Hard starting when gas tank low


#1

I want to confirm what the lady with the Honda Civic was saying. I have 1998 Civic that I’ve been driving for about 7 years, from 120K to 255K miles.
I usually let the fuel tank run down low before refilling, at 1/8 of a tank, if the car sits for a more than a few hours, it has to crank over a while to start, like 6-7 seconds. If it has >1/4 tank, either morning or after work it starts no problem, with only 1-2 seconds of cranking.

So it seems to be some kind of pressure bleed out of a one-way check valve or loss of pump prime or drain-back problem of the fuel pump? So it takes time to pump the fuel (or fuel pressure) back up to the engine. BUT only after the fuel drops to some critcal level…

I disagree with Click & Clack, the difference in pressure head between 1/2 tank versus 1/8 tank would be a few inches, that’s a tiny pressure head difference. Hard to believe that could affect the starting.


#2

I have an 03 Civic (65K miles) and have noticed something quite similar. In general, it starts like a charm, but when the tank is v. low and the car has been sitting for while, I have to hold the key down for an extra 1-2 seconds before it’ll start. I told my mechanic this, and he looked at me like I was crazy. “You’re imagining it. The amount of gas in your tank won’t affect how fast your car starts”, he said. I felt sorta vindicated hearing this woman call in.
It’s sounds like this issue might be fairly specific to Civics. I wonder if this is some kind of design flaw. Should we inform the good people at Honda?


#3

You probably have a fuel pump that’s getting a bit weak and the difference in pressure head between a full and near empty tank is enough to make the difference. You have to remember the design margin on cars is very small. The pump when new is just large enough to do the job, even on a Honda.


#4

No stations will carry Car Talk where I live, in the North Georgia Mountains. I therefore have to listen to it on my computer. I have just finished listening to the most recent show during which a lady described how the engine in her Honda seems to be reluctant to start running when the fuel tank is low and more eager to start when the tank is full. This triggered a memory in what passes for my brain. In the seventies, my ex and I bought a 64 or 65 Pontiac from a friend who owned a garage. He told us that he had helped one of his ex-employee mechanics get the car. He said the car did not run when they got it. He allowed the mechanic to do a complete rebuild of the engine, a 400 cid, with a two barrel carburetor. The rebuild was done after hours, using parts the owner supplied. The mechanic turned out to be an alcoholic and was fired right after the engine was finished. When we got the car the engine was sort of reluctant to turn over when cranking. Once it started cranking, it fired right up and ran well. The garage owner told us that the engine was not broke in yet as all of the parts were brand new. He said it would crank better after it had been driven a while. That never happened. My wife was the primary driver of this car. One night, we were going out and decided to use her Pontiac. I got into the driver’s seat. I turned the key to start. The engine went Urrrr, urrr, urrr and in general gave me the impression the battery was on its last legs. I turned to her and said, “It’s got a dead battery.” She said no, just push the gas pedal to the floor while you crank it. I said, “No way is the gas pedal connected to the starter or charging system.” [I also probably thought silently about crazy women.] She repeated her stupid instruction. I ignored her and tried to crank it again. Same result. Then I thought what the heck, and pushed the pedal to the metal and hit the crank. The thing cranked like a brand new car and fired right up. It was the same every time one of us drove it as long as we had it. I have wondered for years why that worked.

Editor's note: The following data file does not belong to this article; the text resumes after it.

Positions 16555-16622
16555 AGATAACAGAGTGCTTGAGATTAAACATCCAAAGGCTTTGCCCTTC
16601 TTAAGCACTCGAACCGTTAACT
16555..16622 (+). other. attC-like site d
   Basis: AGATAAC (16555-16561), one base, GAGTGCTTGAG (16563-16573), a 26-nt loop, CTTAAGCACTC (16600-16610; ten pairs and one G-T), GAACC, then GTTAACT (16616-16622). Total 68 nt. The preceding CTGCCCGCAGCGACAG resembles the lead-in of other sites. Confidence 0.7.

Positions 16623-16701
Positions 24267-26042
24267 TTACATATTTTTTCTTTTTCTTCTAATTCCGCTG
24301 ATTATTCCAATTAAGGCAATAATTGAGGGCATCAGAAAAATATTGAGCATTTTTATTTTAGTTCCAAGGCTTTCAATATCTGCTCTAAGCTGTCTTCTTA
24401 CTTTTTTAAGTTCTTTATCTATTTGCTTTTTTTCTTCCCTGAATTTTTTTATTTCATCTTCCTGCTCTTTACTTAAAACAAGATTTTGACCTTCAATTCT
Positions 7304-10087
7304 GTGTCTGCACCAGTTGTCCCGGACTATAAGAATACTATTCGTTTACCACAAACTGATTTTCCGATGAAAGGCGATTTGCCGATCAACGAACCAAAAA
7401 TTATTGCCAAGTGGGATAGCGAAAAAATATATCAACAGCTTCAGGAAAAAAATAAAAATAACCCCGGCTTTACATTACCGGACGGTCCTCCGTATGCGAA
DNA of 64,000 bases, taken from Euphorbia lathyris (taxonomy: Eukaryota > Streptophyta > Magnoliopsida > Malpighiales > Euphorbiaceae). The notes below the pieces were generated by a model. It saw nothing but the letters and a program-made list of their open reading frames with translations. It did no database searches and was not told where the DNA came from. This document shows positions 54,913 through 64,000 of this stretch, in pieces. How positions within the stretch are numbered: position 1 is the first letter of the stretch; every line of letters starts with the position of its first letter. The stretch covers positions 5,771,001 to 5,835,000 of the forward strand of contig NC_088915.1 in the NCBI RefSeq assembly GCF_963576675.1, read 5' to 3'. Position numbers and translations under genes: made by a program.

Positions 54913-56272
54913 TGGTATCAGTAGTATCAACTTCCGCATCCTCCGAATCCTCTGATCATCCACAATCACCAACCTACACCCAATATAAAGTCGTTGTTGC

#5

OMG, I’m not crazy after all! When I heard Jennifer’s car problem, I knew exactly what she was talking about. My car does a very similar thing, and the dealer thought I was nuts.
Different car, slightly different scenario; same problem:
I have a 2002 Volvo S60 (90k miles). I never had a problem until 2006 when I got married and moved to my husband’s house. There was no room in the garage so I had to park my car in the driveway, which slants downward. If my gas tank gets below ½ full, the car won’t start in the morning. Imagine my surprise the first time that happened! If I add gas, it will start. My husband suggested rolling the car to a flatter location (inside the almost full garage), and that works too.


#6

…or better yet just back into the driveway so your car is facing uphill.


#7

A friend has a '88 VW Fox, which had a similar problem: “Sometimes it won’t start. Its not the fuel pump. It has already been replaced”, he said. The problems would only occur if the tank was less than half full. I agreed to help him repair it.
Turns out the VW Fox has two fuel pumps: One inside of the tank and a second one mounted next to the tank for generating the high pressure needed for the injectors. The pump inside the tank feeds the second pump.